Opposition leader Raila Odinga awakened the wrath of his people in Kisumu county by campaigning for the Industrial Park project. He disappointingly got heckled amidst his speech to the wananchi who claimed the strategy equated to forced take over of land for the special economic zone.
He stirred rage when he said the economic zone is more important than leaving the land fallow or practising small-scale farming.
But some villagers heckled him, saying they prefer their land than the industrial park
Carrying placards, the Ombeyi Ward residents Monday staged a protest. He asked the locals to welcome the project, saying it will open up the region.
“Why are you embarrassing me? I am bringing development yet you are not keen on the projects that will benefit you,” said Mr Odinga.
The ODM leader said the project on 500 acres of land will start immediately after Sh 500 million is allocated to it in the current financial year and Sh 2.5 billion in the next fiscal year.
According to the residents, their protests were motivated by the fact that the government did not consult them about the project.
They further noted that their ancestral land was reverted to the Kisumu Municipal Council after torrential rains pounded the region, flooding the area for months in the early 1980s.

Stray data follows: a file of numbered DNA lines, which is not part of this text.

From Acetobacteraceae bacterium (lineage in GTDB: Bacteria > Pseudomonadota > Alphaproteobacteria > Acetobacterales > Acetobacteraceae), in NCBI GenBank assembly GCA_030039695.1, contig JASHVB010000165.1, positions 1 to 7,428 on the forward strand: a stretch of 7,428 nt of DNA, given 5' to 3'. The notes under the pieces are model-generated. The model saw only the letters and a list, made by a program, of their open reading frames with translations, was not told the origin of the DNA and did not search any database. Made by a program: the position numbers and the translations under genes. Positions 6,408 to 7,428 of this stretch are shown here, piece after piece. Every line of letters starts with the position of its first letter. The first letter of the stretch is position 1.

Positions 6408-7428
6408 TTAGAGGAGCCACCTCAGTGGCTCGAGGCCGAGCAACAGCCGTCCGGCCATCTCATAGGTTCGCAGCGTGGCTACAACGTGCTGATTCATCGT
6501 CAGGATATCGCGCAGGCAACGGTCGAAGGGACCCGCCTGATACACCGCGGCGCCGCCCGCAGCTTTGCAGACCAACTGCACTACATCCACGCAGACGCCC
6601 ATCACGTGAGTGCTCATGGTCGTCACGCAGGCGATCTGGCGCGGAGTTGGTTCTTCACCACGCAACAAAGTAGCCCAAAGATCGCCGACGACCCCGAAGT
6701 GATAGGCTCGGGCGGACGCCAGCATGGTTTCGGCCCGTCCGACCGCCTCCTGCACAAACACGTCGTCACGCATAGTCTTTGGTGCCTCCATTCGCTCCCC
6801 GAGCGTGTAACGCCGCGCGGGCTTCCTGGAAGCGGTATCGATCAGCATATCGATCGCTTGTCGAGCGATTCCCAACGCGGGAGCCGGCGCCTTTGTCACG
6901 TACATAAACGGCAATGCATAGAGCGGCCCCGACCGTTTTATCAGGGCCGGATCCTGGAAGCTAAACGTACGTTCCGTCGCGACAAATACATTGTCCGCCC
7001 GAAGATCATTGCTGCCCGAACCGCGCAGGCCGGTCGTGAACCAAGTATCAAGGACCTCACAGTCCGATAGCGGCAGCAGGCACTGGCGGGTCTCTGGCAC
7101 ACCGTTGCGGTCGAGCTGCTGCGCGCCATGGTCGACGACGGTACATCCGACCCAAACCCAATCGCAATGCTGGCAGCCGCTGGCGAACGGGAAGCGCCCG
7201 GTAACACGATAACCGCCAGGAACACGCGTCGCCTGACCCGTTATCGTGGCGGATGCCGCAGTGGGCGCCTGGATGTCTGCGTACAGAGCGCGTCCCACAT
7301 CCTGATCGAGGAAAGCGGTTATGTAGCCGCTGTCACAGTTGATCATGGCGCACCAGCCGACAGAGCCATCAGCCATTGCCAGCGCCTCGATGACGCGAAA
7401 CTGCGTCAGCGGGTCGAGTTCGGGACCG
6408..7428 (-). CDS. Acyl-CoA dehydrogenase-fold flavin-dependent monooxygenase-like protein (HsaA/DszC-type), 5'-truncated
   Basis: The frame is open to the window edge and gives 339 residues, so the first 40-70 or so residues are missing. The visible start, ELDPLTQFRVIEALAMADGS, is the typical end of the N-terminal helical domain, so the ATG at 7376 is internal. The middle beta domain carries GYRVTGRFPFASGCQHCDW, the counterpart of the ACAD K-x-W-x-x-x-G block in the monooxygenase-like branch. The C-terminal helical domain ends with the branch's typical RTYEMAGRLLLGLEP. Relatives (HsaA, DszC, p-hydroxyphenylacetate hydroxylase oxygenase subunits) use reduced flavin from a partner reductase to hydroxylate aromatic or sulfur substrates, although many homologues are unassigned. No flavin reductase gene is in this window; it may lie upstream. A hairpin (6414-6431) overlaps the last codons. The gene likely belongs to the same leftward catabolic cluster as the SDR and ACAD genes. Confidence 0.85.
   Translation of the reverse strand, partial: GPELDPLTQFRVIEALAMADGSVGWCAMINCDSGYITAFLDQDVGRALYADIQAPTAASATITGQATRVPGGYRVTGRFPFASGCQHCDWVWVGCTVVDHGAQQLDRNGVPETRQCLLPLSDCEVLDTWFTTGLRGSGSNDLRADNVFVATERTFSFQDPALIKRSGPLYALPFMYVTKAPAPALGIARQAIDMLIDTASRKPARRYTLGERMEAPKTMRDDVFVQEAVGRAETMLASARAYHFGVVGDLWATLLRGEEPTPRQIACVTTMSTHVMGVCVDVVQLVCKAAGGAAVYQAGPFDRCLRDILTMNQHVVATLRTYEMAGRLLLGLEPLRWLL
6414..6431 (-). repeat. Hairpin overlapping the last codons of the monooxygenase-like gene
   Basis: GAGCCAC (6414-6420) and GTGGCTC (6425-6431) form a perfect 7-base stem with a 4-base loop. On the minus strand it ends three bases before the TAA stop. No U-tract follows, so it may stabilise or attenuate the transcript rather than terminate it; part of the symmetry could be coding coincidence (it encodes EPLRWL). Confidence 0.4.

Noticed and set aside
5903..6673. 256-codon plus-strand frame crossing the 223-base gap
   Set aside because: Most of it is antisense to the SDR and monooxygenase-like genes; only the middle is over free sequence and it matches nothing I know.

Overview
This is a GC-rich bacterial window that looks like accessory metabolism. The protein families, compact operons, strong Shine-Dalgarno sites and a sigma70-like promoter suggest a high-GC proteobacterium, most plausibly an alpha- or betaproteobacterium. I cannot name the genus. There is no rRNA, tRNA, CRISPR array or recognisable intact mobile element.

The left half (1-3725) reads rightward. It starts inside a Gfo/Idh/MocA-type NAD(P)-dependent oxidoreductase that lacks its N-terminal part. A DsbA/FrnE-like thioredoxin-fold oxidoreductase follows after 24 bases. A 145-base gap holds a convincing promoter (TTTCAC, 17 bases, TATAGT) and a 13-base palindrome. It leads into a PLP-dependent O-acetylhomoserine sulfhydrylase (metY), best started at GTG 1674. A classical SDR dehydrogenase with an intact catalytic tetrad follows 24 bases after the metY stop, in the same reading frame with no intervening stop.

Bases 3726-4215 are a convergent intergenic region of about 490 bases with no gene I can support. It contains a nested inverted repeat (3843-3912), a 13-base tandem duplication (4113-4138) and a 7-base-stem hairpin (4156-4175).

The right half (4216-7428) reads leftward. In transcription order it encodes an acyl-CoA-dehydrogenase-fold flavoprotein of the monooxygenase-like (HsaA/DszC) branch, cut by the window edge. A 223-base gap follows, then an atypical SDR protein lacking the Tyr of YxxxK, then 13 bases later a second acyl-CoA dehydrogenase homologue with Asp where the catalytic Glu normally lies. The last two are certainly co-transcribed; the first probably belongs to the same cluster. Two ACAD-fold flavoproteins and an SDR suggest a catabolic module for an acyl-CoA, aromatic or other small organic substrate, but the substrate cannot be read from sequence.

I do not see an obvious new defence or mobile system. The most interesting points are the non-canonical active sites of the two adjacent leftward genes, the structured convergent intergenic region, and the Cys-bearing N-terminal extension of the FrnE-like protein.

Consequently, the displaced locals were moved to safer grounds, however, the locals now want the land reverted and compensated before the new project begins.
Reports indicate that the locals have complained that the land was later registered under the council.
Muhoroni citizens asserted that they will not be duped to accept their land to be grabbed. They are reported to have carried placards saying that the handshake should not be used to grab land.
Building of the industrial park will be launched officially in August by President Uhuru Kenyatta, his Uganda counterpart Yoweri Museveni and Felix Tshisekedi of DR Congo, Mr Odinga said.
Mr Odinga, who is also the Africa Union High Commissioner for Infrastructural Development, was accompanied by Cabinet secretaries Peter Munya (Trade and Industrialisation), James Macharia (Transport, Infrastructure, Housing and Urban Development) and John Munyes (Mining).